Recovery is more common in people of higher socioeconomic status. If a patient suffers from depression or anxiety, and these respond well to treatment, they too are more likely to see a good outcome. There is evidence that people with a personality disorder may have a harder time recovering. Because somatic disorder is a relatively new disorder, few statistics are available.

Being a hypochondriac: when does it start in life?

The symptomatic disorder usually begins in early adulthood. It can appear during recovery from a serious illness, or after a loved one or friend becomes ill or dies. An underlying medical condition can trigger a symptomatic disorder. A patient who suffers from heart disease, for example, may assume the worst whenever faced with something that might be heart disease-related.

Other factors include increased stress or greater exposure to information about a disease in the media. Sometimes a person begins to worry excessively about his health when he approaches the age when one of his parents died. Especially if the death of the parent was premature.

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Psychologists find that sufferers are often self-critical or perfectionist, or both. They may perceive “health” as a complete absence of pain or discomfort. While some aches and pains are normal for most people.

It has been suggested that hypochondriacs may have a low pain threshold, and may notice internal sensations earlier than other people.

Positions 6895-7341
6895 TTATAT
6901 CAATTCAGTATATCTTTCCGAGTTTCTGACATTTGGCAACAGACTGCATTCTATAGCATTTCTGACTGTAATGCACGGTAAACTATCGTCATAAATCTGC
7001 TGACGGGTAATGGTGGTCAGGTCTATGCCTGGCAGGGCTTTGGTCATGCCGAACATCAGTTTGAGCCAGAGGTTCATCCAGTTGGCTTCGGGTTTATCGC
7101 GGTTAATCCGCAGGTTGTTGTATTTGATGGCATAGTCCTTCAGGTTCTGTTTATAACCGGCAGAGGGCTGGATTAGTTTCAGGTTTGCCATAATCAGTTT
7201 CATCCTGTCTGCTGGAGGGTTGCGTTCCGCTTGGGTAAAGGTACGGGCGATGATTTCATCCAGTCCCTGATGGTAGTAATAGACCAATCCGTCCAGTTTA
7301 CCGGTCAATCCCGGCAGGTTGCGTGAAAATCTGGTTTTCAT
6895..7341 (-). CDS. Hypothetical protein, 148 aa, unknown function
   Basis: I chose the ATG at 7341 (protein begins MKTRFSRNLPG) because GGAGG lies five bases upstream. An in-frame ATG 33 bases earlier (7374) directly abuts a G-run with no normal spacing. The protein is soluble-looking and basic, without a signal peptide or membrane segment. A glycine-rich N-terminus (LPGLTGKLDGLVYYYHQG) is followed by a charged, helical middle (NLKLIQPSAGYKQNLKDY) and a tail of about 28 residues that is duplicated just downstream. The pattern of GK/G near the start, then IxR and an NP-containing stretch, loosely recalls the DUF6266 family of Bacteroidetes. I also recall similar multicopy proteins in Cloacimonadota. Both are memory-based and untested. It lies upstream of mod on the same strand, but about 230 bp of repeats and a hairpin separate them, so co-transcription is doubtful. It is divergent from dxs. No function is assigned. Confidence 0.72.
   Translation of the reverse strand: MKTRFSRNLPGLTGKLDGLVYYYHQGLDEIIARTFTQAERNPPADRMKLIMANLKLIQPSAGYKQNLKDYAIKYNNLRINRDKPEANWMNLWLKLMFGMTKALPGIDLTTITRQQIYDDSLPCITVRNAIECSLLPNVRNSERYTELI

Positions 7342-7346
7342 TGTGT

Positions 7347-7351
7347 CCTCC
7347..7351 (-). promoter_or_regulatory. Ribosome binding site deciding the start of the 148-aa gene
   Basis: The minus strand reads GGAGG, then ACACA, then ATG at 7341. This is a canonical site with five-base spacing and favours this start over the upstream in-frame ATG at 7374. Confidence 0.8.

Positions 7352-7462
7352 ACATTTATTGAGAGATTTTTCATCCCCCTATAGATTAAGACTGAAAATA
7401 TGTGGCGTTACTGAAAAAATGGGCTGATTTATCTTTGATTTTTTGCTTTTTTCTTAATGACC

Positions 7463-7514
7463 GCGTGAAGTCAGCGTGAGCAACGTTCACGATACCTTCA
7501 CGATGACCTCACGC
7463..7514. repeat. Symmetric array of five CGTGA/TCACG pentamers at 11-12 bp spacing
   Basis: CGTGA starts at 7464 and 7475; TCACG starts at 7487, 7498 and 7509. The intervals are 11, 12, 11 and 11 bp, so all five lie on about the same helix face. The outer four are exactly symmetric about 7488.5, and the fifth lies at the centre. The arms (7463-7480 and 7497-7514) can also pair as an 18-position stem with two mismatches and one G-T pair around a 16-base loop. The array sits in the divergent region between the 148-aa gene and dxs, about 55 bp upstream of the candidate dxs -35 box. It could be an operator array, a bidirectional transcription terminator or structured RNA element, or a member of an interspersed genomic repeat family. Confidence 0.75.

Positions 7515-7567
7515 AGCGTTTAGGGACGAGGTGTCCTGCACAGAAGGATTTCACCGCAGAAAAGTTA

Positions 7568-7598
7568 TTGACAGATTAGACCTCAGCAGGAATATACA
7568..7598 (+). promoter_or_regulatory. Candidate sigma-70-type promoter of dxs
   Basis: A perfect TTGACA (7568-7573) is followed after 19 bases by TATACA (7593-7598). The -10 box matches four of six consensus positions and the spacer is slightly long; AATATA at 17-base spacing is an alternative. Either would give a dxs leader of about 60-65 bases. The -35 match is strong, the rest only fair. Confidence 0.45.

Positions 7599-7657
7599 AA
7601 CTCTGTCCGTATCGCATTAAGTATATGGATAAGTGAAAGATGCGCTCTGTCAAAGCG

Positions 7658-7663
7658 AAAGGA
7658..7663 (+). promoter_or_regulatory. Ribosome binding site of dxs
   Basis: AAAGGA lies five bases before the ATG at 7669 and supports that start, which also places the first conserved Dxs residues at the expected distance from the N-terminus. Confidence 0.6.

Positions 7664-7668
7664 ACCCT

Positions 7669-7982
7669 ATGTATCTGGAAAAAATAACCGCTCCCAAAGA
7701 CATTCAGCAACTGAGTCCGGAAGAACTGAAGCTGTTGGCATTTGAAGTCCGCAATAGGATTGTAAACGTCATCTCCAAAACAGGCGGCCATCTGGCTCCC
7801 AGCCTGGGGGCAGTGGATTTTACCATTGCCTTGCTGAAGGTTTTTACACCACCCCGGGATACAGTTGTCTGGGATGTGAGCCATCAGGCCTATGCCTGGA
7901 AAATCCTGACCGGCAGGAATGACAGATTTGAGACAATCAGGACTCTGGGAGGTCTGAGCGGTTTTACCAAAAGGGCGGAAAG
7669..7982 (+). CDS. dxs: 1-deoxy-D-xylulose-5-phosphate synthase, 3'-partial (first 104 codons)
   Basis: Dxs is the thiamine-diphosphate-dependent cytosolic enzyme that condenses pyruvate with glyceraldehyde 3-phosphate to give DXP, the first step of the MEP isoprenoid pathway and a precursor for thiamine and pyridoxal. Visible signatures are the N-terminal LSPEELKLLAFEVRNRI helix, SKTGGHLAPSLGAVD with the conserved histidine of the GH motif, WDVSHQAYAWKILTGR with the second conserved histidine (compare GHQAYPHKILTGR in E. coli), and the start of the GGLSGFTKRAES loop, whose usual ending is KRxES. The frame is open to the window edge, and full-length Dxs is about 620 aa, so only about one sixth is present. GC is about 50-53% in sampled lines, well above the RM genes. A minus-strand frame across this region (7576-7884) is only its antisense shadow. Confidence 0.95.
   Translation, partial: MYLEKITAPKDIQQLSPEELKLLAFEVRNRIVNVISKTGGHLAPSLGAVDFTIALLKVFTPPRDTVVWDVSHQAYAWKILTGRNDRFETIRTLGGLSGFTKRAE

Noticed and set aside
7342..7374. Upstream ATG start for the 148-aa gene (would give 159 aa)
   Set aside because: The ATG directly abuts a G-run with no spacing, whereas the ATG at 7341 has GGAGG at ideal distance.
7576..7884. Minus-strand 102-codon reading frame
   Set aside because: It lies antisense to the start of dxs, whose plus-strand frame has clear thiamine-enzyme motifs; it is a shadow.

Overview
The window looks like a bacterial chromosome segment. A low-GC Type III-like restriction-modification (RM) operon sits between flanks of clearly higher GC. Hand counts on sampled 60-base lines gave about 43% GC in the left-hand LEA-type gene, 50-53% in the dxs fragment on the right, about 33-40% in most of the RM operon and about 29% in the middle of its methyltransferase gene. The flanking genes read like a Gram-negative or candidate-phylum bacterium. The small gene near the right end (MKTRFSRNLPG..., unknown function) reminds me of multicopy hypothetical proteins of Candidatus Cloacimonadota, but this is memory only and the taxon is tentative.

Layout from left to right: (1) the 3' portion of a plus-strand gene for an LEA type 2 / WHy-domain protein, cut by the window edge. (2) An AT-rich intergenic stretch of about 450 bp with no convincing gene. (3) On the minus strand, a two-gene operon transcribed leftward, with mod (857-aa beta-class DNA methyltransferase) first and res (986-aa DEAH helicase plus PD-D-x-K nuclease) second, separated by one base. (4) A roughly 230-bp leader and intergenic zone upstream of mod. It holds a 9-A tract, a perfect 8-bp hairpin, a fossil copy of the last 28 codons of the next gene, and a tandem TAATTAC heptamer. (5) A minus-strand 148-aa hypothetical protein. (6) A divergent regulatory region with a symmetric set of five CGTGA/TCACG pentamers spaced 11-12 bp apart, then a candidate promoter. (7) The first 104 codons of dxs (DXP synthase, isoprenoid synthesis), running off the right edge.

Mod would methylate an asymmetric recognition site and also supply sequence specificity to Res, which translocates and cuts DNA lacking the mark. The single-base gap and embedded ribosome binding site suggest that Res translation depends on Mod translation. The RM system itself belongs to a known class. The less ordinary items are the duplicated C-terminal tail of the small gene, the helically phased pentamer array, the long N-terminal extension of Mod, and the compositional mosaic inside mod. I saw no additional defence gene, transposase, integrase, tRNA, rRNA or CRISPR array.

Being a hypochondriac, you can get out of it: Treatment and lifestyle

Research published in JAMA has indicated that cognitive behavioral therapy (CBT) and the use of selective serotonin reuptake inhibitors (SSRIs) may be helpful in treating hypochondriasis. CBT can help the patient rationalize their fears. SSRIs can reduce the level of anxiety through medication.

These include avoiding stimulants such as coffee, alcohol, and tobacco, practicing mindful meditation, and eating healthy. Herbs said to reduce anxiety include St. John’s wort and kava kava. It is best to consult a doctor before using herbs, as some herbal remedies may react with medications or have other side effects.

Sources

American Psychiatric Association. (2013). Diagnostic and statistical manual of mental disorders (5th edition), P316-317. Available from

Barsky, AJ & Ahem, DK (2004). Cognitive behavior therapy for hypochondriasis: A randomized controlled trial. JAMA

Hypochondriasis. (2014, December 9)

Olatunji, BO, Deacon, BJ & Abramowitz, JS (2009, May). Is hypochondriasis an anxiety disorder? The British Journal of Psychiatry 194 (6) 481-482